The issue is that this is not what's said. If people go to a hapkido or tkd place, they're being told that they're learning self-defense. Which, on the whole, is fine, as those arts can teach self-defense. But when a place is claiming to teach self-defense, and they're not learning that, then it's an issue. And if they're teaching an art that claims to teach self-defense, they have to very specifically say that they're not teaching it, otherwise they're lying through omission. And those schools that hide behind "well people come here for other purposes", while avoiding saying if they teach self defense (and for the record I've yet to see a TMA that fits the description say they don't teach self-defense, even when directly asked), that there's a problem. And then people make fun of them, and generalize it to the art.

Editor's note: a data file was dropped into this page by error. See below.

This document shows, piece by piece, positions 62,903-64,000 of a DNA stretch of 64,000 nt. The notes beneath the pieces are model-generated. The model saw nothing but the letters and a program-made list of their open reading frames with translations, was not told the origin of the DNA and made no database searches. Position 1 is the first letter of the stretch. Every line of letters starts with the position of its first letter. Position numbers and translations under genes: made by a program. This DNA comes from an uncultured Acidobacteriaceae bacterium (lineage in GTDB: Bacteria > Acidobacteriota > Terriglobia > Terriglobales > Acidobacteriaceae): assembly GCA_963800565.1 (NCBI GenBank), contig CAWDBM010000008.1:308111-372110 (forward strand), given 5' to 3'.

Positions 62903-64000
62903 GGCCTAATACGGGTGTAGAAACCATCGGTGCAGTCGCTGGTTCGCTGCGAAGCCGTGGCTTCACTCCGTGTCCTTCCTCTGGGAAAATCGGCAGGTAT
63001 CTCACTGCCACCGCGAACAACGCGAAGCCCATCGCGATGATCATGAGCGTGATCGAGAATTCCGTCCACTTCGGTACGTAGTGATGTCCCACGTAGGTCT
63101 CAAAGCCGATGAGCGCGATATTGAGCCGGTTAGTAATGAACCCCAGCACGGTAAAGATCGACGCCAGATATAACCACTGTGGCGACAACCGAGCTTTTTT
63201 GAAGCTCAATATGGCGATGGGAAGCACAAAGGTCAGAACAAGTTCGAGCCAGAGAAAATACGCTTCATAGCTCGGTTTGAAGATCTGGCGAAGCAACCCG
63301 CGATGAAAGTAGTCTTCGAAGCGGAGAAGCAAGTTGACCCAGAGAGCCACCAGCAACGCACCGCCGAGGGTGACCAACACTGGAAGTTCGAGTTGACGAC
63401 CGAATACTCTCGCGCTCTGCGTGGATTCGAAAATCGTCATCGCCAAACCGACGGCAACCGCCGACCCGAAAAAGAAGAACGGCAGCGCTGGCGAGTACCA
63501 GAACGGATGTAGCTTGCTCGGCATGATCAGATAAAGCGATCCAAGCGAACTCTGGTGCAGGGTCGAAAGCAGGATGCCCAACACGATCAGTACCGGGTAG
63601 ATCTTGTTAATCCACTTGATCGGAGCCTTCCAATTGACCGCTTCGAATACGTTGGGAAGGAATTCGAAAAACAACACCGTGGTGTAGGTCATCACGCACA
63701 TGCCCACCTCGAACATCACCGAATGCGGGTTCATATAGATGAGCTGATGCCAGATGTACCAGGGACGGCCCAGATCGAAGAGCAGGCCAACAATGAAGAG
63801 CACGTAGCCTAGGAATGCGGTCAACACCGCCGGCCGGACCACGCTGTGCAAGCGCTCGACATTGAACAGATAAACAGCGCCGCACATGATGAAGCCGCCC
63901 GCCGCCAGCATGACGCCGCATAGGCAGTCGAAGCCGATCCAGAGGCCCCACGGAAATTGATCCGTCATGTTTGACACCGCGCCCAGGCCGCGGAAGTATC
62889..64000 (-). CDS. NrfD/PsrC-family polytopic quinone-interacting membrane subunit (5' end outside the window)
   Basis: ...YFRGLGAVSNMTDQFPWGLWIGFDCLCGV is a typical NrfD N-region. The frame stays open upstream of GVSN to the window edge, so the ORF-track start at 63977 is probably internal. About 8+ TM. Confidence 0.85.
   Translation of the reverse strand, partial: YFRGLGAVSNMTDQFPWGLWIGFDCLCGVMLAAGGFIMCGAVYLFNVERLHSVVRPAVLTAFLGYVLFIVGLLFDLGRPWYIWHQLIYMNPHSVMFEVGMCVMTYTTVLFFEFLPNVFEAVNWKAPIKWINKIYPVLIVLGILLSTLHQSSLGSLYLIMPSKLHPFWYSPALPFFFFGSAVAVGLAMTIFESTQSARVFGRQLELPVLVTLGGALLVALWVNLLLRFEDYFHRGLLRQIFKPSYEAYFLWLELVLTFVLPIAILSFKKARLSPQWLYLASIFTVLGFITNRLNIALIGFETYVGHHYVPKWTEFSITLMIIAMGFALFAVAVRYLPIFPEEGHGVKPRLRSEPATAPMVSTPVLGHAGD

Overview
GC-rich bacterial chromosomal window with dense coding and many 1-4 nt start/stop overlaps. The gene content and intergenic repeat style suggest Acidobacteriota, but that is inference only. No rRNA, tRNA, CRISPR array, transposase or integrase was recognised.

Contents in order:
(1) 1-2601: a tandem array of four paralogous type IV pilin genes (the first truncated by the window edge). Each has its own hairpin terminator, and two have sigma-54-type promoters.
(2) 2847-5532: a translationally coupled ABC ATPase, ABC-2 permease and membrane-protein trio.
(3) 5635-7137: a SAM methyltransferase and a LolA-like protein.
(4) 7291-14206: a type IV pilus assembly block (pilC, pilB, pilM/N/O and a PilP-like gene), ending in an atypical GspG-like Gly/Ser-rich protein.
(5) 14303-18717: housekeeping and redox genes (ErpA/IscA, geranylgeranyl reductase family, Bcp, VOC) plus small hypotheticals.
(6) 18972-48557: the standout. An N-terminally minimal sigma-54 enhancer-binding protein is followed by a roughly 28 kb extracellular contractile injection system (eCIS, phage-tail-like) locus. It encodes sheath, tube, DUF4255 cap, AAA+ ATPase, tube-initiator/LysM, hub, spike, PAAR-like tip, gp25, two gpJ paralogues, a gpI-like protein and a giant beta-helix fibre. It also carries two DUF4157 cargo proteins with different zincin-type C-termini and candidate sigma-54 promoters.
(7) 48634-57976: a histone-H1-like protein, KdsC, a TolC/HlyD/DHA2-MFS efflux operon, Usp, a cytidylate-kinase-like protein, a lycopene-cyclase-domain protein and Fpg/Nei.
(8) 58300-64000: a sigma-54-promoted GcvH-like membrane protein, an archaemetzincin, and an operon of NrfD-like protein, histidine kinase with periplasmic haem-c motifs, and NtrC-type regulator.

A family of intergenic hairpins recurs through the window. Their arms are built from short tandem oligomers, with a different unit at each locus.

I think a good comparison would be a tennis club. Most people at a tennis club don't care about getting really good at tennis. They just found an activity that they like, with a group of people, which happens to also teach them to get better at tennis. Clubs will directly say that yeah, they're not the best at tennis, but they have fun, which is the equivalent of what people claim some TMA's suggest (which they normally don't). But, some schools may continue to hide behind that claim, while also not teaching self-defense. To go back to the tennis school, imagine that they don't let people on the court - people stretch for 20 minutes, practice swings in the air for 20 minutes, then hit a pretend ball back and forth before going home. If that school claimed to still teach tennis, people would complain and warn against it. And if there was a tennis organization that had a lot of schools like that, while claiming to be a great group for learning tennis, people would be very wary of all schools in that organization.